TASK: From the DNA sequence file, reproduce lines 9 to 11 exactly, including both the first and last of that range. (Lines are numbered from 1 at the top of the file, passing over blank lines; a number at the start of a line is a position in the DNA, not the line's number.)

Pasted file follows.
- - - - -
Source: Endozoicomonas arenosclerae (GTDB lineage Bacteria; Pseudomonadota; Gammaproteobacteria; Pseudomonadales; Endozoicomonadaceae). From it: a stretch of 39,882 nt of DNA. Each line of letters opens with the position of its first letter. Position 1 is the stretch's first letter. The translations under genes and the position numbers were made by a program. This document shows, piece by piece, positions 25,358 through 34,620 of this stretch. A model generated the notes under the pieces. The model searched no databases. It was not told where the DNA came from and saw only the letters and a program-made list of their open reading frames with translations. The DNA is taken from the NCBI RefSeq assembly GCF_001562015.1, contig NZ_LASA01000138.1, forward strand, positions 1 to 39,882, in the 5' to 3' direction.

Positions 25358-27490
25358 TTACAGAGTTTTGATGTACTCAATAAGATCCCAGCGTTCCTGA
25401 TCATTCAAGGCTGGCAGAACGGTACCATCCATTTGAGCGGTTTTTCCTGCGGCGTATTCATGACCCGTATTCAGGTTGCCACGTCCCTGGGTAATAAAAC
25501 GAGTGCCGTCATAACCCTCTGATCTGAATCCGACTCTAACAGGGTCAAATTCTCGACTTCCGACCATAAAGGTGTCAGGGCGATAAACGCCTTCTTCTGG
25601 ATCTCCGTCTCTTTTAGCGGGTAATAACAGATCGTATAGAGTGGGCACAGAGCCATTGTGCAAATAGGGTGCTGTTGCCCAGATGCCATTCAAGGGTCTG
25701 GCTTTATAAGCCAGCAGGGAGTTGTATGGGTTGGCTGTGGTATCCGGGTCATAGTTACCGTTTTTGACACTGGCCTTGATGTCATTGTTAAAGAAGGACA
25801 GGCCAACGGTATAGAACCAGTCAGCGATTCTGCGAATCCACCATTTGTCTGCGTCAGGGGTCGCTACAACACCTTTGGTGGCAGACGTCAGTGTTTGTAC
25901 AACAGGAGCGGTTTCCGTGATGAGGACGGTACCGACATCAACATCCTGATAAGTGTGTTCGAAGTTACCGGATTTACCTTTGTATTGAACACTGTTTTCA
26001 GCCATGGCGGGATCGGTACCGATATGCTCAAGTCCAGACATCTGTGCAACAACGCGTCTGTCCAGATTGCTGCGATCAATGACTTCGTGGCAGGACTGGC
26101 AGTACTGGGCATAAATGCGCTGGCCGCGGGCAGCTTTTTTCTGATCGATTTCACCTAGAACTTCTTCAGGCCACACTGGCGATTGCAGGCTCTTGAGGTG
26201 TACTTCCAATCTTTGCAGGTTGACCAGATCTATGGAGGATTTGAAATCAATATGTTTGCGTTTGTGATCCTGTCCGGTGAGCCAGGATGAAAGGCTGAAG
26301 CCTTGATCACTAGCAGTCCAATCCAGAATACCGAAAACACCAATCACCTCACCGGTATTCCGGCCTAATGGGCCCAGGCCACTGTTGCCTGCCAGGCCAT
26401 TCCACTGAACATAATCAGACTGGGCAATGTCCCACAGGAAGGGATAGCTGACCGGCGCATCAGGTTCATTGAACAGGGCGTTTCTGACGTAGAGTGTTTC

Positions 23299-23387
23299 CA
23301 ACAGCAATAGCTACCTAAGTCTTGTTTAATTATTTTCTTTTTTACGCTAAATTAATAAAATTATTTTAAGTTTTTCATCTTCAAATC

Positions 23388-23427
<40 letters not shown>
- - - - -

25901 AACAGGAGCGGTTTCCGTGATGAGGACGGTACCGACATCAACATCCTGATAAGTGTGTTCGAAGTTACCGGATTTACCTTTGTATTGAACACTGTTTTCA
26001 GCCATGGCGGGATCGGTACCGATATGCTCAAGTCCAGACATCTGTGCAACAACGCGTCTGTCCAGATTGCTGCGATCAATGACTTCGTGGCAGGACTGGC
26101 AGTACTGGGCATAAATGCGCTGGCCGCGGGCAGCTTTTTTCTGATCGATTTCACCTAGAACTTCTTCAGGCCACACTGGCGATTGCAGGCTCTTGAGGTG